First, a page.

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IPAM Amazônia | About 17.5% of Brazil has burned at least once in the last 20 years

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IPAM Amazônia | Desenvolvimento sustentável da Amazônia pelo crescimento econômico, justiça social e proteção da integridade de seus ecossistemas.

About 17.5% of Brazil has burned at least once in the last 20 years

04.12.2020News
daisy photographed from below
Deforested area in Pará State. Photo: Semas PA.

In the past 20 years, 1.5 million square kilometers of Brazil, or about 17.5% of its territory, have burned at least once. It is almost the entire Northeast region. When it caught fire, most of the area, 68%, was covered with native vegetation, while 32% was used for agriculture, including activities such as clearing land for pasture and recently deforested terrains. On average, an area of ​​177,000 km2 burns every year, or 2.1% of the country.

The new data are part of an initiative launched today (3/12), MapBiomas Fogo. For the first time, information on the area burned each year in Brazil is consolidated from 2000 to 2019, with location, frequency and the type of coverage and associated land use, such as forest, savanna, agriculture or pasture, among others. It is part of the 5th annual collection of maps of coverage and land use in Brazil of the MapBiomas project, available at http://platform.mapbiomas.org.

More than 330,000 km² of the existing forests in Brazil today have caught fire in the last 20 years and of these, 195 thousand km 2 (59%) have burned twice or more. “Fire in tropical forests is not natural. It is caused mainly by human action fed by a drier environment, which makes the fire escape from a pasture or a deforested area, for example, and enter the forest ”, explains the director of Science at IPAM (Instituto de Pesquisa Ambiental da Amazonia), Ane Alencar, coordinator of the group that did the work. “The high frequency in some regions reinforces the human role in this process of degradation.”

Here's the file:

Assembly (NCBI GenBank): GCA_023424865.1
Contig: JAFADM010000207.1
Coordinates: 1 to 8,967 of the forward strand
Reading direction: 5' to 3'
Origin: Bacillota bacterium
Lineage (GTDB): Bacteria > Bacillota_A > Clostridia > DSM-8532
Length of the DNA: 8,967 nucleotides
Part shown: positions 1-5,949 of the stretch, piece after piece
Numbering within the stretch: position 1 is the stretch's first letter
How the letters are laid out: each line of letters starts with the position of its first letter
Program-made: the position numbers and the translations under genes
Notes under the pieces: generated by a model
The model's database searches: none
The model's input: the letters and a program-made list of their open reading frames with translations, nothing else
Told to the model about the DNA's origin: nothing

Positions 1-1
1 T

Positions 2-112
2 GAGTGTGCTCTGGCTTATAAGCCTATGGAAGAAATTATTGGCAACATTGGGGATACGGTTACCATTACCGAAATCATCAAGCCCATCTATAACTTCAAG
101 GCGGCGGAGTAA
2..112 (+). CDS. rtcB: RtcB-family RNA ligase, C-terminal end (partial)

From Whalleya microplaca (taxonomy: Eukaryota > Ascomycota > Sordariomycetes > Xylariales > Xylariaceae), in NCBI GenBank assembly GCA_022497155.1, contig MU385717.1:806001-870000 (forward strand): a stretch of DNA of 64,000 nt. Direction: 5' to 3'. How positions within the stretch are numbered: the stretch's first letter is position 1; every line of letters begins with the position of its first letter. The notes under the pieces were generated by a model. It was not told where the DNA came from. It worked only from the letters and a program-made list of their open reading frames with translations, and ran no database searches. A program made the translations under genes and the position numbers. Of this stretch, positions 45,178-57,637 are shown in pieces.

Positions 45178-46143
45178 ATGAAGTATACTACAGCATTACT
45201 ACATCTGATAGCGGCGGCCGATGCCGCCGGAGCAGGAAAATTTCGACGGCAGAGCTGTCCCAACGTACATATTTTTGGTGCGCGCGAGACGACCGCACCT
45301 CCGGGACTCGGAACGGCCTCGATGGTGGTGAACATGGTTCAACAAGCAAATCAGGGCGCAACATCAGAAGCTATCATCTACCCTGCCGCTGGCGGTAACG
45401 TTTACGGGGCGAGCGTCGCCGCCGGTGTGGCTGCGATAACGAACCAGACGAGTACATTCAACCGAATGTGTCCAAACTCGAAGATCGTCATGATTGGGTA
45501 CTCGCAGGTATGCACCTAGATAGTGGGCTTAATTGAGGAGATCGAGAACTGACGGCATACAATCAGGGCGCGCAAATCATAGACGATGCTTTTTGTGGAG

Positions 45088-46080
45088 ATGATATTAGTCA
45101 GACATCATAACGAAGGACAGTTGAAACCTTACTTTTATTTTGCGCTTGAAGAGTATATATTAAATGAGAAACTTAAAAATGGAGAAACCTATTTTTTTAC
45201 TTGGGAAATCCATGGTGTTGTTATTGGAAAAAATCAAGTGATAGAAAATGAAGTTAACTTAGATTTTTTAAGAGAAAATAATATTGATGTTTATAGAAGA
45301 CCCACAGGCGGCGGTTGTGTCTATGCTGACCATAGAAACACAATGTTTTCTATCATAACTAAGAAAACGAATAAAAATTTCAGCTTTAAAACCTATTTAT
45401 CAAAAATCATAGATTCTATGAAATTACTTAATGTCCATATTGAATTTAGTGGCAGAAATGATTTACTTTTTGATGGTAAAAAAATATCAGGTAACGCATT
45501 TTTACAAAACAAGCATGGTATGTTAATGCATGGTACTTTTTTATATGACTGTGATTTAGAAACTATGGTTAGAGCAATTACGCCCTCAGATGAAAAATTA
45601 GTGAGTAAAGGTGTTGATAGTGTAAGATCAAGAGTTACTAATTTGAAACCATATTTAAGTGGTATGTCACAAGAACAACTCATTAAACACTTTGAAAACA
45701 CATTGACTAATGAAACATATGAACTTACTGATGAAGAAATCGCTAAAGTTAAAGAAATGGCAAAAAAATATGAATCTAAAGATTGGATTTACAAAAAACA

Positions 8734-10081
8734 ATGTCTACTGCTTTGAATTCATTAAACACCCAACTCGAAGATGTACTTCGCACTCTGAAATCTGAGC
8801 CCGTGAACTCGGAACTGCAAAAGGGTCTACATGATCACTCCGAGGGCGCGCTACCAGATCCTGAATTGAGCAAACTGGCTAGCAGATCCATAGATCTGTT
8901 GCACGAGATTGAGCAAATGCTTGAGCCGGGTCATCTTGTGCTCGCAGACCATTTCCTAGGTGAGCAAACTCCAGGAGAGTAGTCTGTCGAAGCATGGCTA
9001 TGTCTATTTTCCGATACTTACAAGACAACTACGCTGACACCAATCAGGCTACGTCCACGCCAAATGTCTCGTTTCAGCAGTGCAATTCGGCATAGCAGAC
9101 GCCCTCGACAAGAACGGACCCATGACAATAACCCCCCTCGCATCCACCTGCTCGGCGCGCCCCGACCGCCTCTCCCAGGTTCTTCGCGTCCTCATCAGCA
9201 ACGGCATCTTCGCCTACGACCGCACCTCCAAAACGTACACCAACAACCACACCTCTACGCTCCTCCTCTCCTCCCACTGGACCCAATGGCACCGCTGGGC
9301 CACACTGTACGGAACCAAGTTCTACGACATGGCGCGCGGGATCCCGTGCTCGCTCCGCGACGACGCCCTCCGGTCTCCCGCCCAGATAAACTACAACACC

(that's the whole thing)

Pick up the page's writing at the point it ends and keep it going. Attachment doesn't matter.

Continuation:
This is what happens in the Amazon: 28.7% of the total area burned in 20 years was recorded there, in an environment where fire should be rare – half of the 427,000 km2 affected burned more than once in the same place. Without man, fire in this biome occurs every 500 to a 1,000 years.

In terms of area, the Cerrado was the most affected biome in the period: 41% of its extension was affected by fire at least once, and 76% of what burned there was native vegetation. “The Cerrado, unlike the Amazon, is a biome that has evolved with fire. Even so, changes in the landscape can have an impact on the incidence of fires ”, explains Alencar.

When considering land tenure aspects, 59% of the area burned over the past 20 years was within private areas, 18% in protected areas and 6% in settlements.

High in 2019
In the last year, more than 203,000 km2 were burned, representing 2.4% of the territory, 72% of which occurred in native vegetation and 28% in places of agricultural use. The area burned in 2019 was 55% larger than in 2018, when fire scars totaled 130,500 km2 .

When we look at the growth by biome, the Pantanal showed an unbelievable 996% increase in burnt area in 2019 compared to 2018. In the Amazon, the burnt area grew 65%. In the Cerrado, the expansion of the area affected by the fire was 40%.

“Mapping is fundamental to understanding the fire regime in Brazil, which leads to the degradation of native vegetation and has an impact on people’s health, climate change, biodiversity and the economy”, says the coordinator of MapBiomas, Tasso Azevedo.

The MapBiomas Fogo platform will provide data on fire scars every year, from 2000 to 2019, indicating the affected land use coverage. Data on accumulated areas and frequency of scarring are also available for each of the biomes, states, municipalities, hydrographic basins and protected areas of Brazil.

MapBiomas is a multi-institutional initiative, involving universities, NGOs and technology companies, focused on monitoring changes in land cover and use in Brazil. This platform is today the most complete, updated and detailed spatial database of land use in a country available in the world. Other MapBiomas initiatives are under development in Indonesia, across the Pan-Amazon, in addition to Argentina, Paraguay, Bolivia and Uruguay. All MapBiomas data, maps, methods and codes are made available publicly and free of charge on the initiative’s website: mapbiomas.org

More information for the press:

Cristina Amorim, (61) 99127-6994, cristina.amorim@ipam.org.br


This project is aligned to the UN SDG.

Learn more: https://brasil.un.org/pt-br/sdgs.